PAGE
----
Sharing Fujisan with Shizuoka to the south, Yamanashi Prefecture famously owns the northern part of Mount Fuji, the tallest and most sacred mountain in Japan. Land-locked in the central Chubu region to the west of Tokyo, Yamanashi is immersed in mountainous scenery and beautiful landscapes of national parks. It’s home to the glistening waters of the lush Fuji Five Lakes area, a popular summer getaway destination which offers adventurous activities like hiking, fishing, camping, and more. For those wanting to relax, Yamanashi hosts a number of hot spring resorts with outdoor baths offering amazing onsen views of Mount Fuji. Annually anticipated, the Fuji Shibazaraka Festival offers spectacular views of Fujisan over fields flooded with “pink moss” flowers, best visited during the first three weeks of May. For thrill-seekers, another place to see Mount Fuji is from the rollercoasters of Fuji-Q Highland, one of Japan’s largest and most popular amusement parks, featuring record-breaking rides and plenty of themed attractions.
Surrounded by mountains and connected by a number of cable cars and ropeways, Yamanashi’s charming capital city of Kofu is nestled in the Kofu Basin. Famous for its juicy local fruit, plump and fresh, Yamanashi is also Japan’s top wine-producing region, making 40% of the country’s top-quality wine. Temples and shrines are sprinkled in and around the Fuji-Izu-Hakone National Park area, where lies the largest of the famous Fuji Five Lakes, Lake Yamanaka, also the third highest lake in Japan. Lake Kawaguchiko is the second largest but with the longest shorelines, boasting breathtaking views and twinkling illuminations come wintertime. A long-celebrated symbol in Japanese literature and art, hikers can scale Mount Fuji from July to September. With breathtaking views at sunrise, there are several routes to the summit, but, as the saying goes, a wise person climbs Fuji once but only a fool climbs it twice! Reward yourself with a bowl of hoto, the regional dish of Yamanashi, a local style of flat udon typically served in a light miso broth, stewed with vegetables.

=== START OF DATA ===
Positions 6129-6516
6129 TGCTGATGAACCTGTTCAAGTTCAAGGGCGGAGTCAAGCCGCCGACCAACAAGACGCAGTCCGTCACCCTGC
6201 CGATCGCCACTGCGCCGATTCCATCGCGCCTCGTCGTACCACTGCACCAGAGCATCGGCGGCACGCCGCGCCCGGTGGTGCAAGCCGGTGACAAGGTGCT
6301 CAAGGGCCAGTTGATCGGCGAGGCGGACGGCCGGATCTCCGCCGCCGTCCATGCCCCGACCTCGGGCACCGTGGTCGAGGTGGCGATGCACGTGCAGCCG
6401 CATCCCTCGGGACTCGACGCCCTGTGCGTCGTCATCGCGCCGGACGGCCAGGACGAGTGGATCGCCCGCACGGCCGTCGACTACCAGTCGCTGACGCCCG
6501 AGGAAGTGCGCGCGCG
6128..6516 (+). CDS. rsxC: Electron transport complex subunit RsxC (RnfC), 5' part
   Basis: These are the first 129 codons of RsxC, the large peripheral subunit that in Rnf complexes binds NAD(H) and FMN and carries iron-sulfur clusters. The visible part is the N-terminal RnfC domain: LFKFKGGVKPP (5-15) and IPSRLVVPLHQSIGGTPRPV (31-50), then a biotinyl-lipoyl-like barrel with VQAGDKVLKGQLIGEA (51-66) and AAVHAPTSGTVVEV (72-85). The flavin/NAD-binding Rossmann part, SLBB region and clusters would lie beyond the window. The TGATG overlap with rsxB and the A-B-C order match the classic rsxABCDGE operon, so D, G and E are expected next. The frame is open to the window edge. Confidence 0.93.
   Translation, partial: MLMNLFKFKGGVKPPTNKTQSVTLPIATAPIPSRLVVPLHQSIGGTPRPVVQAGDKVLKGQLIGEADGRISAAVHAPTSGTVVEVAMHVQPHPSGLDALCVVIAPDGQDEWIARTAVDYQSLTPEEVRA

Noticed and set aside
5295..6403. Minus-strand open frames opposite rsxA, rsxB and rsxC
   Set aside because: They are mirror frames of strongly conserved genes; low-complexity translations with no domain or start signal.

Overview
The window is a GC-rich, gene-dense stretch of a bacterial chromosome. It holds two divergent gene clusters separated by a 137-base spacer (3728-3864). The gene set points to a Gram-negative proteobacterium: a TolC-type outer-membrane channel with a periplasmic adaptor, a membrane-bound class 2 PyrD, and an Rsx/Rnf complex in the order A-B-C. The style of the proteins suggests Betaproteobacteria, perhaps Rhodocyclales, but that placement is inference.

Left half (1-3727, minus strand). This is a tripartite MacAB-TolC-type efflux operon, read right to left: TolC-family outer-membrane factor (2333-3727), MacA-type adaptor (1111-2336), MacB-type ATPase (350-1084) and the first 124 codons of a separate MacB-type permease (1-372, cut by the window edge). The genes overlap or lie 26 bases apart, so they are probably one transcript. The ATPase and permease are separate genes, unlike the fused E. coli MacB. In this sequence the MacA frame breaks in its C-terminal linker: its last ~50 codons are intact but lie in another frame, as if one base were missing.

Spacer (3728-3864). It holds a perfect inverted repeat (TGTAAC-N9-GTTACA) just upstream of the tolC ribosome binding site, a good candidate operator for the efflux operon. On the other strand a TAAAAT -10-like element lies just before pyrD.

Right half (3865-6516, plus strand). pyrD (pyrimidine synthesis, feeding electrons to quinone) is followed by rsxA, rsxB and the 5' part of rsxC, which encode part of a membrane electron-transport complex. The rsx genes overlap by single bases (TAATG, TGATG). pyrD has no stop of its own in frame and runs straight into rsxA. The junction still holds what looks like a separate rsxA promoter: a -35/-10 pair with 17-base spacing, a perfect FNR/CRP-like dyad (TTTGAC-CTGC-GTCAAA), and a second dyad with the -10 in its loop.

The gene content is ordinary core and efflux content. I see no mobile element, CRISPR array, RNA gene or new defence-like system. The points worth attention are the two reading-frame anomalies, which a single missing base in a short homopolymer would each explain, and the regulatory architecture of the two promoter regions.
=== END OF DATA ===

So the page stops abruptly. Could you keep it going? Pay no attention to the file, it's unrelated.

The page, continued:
Hoto is a popular dish in Yamanashi, a noodle soup made with miso paste and flat udon noodles. You can learn how to make hoto in Yamanashi and try local sake during a cooking class.
Lake Kawaguchi is the second largest of the Fuji Five Lakes. Standing at the lake, you will see Mt. Fuji’s mirrored reflection in the water. Located at the base of Mt. Fuji, Fuji-Q Highland is popular for its intense roller coasters and haunted attractions.
If you visit Arakura Sengen Shrine, head over to Chureito Pagoda to see the beautiful view of Mt. Fuji. It is an amazing spot for hanami (cherry blossom viewing) as you can see a sea of blossoms around the pagoda.
Yamanashi is famous for its natural beauty and changing seasons. Mt. Fuji sits on the border between Yamanashi and Shizuoka prefectures, and boasts gorgeous views of Japan’s most iconic mountain. The stunning Narusawa Ice Caves (a Natural Monument) and Lake Kawaguchi are other examples of the natural attractions that Yamanashi has to offer.
Kikyouya Shingen Mochi is a sweet mochi covered with kinako powder (roasted soybean powder) and drizzled with brown sugar. It is a classic omiyage (souvenir) from Yamanashi. Even the packaging for this mochi is cute and easy to tote around in bright fabric bags.
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